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Small Steps – Savings Accounts, Done Right

by Sarah McMurray

Small Steps – Savings Accounts, Done Right

When I first went flatting, my life was a bit dull while I got used to paying the increased costs that come with this change of life-stage. So in an effort to shake things up a bit, I planned to go on a girls’ trip to an island resort.

My bank had a special savings account for this kind of goal. The ad for it showed a bar graph which had the outline of a plane in the background, and steadily increasing bars showing the balance going up and up and up.

Once my account was opened, I imagined how proud I would feel when the graph for my account matched the one in the ad. How good it would feel, not only to to go on holiday, but to pay cash for everything.

I began as I meant to go on. In the following months I didn’t always deposit as much as I wanted to, but I always put in something, and I never took any money out. My graph wasn’t as pretty as the one in the ad, but it did go up and up, and after a few months I had what felt like a significant sum of money.

And then the landlord gave us notice.

Moving house is never a cheap exercise, and I had no other option but to drain my holiday savings account in order to have somewhere to live.

The account spent the rest of its life with a balance of about 17 cents. I couldn’t bring myself to go through all that again. What was the point? I was obviously bad with money. I had saved some money, but then I had to spend it.

Which, when you think about it, doesn’t make any sense. Paying for a large expense with money you’ve saved is being good with money.

The trick is to have the right savings account in place first. Before the account called “Fiji Holiday”, or “New Car”, or “House Deposit”.

This savings account will never have a beautiful, steadily increasing graph, even though you’ll put money in it regularly.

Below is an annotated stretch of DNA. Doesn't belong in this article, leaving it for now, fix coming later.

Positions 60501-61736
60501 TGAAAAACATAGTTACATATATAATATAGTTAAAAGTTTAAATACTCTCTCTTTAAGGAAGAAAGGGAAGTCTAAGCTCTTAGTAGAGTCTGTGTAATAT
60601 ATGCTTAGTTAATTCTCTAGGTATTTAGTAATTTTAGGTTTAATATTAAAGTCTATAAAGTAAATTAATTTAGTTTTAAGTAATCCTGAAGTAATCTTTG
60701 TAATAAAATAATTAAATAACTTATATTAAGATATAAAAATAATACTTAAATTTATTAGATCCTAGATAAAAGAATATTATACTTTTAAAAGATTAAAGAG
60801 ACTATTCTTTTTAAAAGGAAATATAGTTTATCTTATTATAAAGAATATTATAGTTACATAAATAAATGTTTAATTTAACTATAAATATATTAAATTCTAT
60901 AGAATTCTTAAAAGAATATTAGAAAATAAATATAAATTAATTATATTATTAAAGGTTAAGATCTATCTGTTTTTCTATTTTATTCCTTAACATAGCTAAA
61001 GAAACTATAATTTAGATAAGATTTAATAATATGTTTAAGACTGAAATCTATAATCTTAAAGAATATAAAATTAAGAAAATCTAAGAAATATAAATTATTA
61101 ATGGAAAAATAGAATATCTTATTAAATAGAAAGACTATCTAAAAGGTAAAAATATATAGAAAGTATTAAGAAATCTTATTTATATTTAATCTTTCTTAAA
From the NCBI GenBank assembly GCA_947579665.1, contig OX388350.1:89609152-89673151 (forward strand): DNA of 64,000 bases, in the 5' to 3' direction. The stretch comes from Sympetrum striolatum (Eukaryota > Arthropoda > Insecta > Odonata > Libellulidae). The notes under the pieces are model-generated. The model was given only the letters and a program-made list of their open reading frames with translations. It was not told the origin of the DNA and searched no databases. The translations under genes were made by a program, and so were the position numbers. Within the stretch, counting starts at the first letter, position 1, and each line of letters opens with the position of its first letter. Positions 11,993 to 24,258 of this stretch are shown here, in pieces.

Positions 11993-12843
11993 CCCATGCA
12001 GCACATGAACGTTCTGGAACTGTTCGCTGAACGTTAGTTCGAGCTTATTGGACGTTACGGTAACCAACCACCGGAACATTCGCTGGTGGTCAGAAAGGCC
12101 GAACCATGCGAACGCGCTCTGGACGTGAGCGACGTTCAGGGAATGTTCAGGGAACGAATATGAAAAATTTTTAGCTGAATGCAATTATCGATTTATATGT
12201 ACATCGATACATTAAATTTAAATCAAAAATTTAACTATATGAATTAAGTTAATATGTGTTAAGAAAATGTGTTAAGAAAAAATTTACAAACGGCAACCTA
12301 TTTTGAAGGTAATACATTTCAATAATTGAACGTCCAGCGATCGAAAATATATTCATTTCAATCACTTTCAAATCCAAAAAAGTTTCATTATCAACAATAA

That’s because you’ll be taking money out regularly to pay for all the large “unexpected” and “unanticipated” expenses that you just anticipated last week.

This savings account is the key to financial stability. It means that your future savings for holidays, cars, house deposits etc can be used for their intended purpose, because they don’t have to be tapped when life happens. It stops you having to pay interest on debt, so there’s more money to put in to the fun savings accounts. It means you can stop worrying about how you’ll pay for the repairs if the mechanic says your car failed its Warrant of Fitness.

The next small step to take on your journey to fix your finances is to either open or rename an easy-access savings account. (Not one with a time delay or penalty on withdrawals).

In MoneyGrit, we call this account Periodic Savings, because it covers all the Periodic (non-monthly) Expenses in your life. But I’ve had clients call it “Revolving Door Savings” so they don’t feel bad about taking money out of it; “Paddle Account” because it will save them when they’re up the creek, and “Cashflow Crunch Cash” because those are the words that best describe to them what the money is for.

Use whatever name makes sense to you, just have the account ready to go. Finding the money to put into it is the next step. That’s next week.

Photo by Pixabay

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